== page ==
EU governments failed to agree on Nov. 28 on a price cap on Russian seaborne crude oil, as Poland insisted that the cap had to be set lower than proposed by the G7 to cut Moscow’s ability to finance its invasion of Ukraine, diplomats said.
“There is no deal. The legal texts have now been agreed, but Poland still can’t agree to the price,” one diplomat said. No new date for talks has been set yet, diplomats said, even though the price cap mechanism is to enter into force on Dec. 5.
If there was no agreement on the G7 price cap idea by Dec. 5, the EU would implement harsher measures agreed at the end of May—a ban on all Russian crude oil imports from Dec. 5 and on petroleum products from Feb. 5, Polish diplomats said.
Hungary and two other landlocked central European states secured exemptions from that ban for the pipeline imports they rely on.
The Group of Seven (G7) nations has proposed a softer version of the EU ban to keep oil supply to the global economy steady, because Russia supplies 10% of the world’s oil.
It proposed that the EU and other global customers keep buying Russian crude, but only if its price is at or below a G7 agreed level. That would cut the Kremlin’s revenues.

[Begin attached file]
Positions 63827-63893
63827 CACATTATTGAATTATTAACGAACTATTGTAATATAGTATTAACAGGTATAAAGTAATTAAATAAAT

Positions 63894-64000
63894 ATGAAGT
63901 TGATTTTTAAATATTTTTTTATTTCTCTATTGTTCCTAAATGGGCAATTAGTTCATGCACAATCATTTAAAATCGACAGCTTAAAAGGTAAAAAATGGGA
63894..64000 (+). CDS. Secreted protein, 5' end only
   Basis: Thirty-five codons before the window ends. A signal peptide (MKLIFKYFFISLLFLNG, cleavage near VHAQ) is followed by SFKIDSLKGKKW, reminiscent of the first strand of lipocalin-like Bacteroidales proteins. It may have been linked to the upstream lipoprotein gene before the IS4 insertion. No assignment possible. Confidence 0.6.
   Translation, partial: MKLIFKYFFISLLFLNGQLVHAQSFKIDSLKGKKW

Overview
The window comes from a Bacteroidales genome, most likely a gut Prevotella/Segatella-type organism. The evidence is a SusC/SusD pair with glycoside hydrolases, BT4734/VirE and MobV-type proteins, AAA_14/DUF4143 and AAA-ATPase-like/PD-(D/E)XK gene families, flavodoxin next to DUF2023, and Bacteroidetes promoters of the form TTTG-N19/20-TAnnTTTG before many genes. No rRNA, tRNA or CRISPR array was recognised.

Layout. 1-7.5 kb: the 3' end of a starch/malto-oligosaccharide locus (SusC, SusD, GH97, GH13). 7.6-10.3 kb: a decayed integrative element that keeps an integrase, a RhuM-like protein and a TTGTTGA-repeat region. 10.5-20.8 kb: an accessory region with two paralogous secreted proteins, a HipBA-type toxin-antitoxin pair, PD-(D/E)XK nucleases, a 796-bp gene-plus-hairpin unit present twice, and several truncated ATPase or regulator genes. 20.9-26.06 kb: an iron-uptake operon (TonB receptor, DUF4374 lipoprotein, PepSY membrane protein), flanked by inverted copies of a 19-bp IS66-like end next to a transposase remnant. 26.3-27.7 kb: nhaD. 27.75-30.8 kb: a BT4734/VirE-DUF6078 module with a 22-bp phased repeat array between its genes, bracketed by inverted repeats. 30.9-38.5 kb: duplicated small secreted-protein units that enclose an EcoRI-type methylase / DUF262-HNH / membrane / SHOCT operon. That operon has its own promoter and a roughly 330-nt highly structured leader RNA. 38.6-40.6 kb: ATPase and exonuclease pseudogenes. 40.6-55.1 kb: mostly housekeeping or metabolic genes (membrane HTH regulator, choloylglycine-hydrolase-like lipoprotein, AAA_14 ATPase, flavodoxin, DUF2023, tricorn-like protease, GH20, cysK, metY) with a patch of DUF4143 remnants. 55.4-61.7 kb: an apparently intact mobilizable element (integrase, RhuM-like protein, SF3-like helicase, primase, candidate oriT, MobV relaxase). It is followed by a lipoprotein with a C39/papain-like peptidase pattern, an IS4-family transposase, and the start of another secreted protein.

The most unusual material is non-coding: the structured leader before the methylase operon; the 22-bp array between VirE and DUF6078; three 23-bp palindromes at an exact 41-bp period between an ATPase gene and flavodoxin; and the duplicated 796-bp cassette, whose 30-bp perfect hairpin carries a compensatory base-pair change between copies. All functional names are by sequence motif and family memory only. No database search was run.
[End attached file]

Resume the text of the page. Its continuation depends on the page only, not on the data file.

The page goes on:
The G7 has proposed a cap of $65/bbl-$70/bbl, but Poland and some others argue this will not hurt Moscow because Russian crude is already trading below that range at $63.50.
With Russian production costs estimated at around $20, Moscow has a very large profit from its oil exports. Poland, Lithuania and Estonia have been pushing for a price cap of $30/bbl.
“The Poles are completely uncompromising on the price, without suggesting an acceptable alternative,” the EU diplomat said. “Clearly there is growing annoyance with the Polish position.”
Malta, Cyprus and Greece were worried the G7 cap proposal was too low, hitting their large shipping industries, but diplomats said they got some concessions in the legal texts and were no longer an obstacle to a deal.
The idea to enforce the G7 cap is to prohibit shipping, insurance and re-insurance companies from handling cargoes of Russian crude around the globe, unless it is sold for less than the price set by the G7 and its allies.
Because the world’s key shipping and insurance firms are based in G7 countries, the price cap would make it very difficult for Moscow to sell its oil for a higher price.
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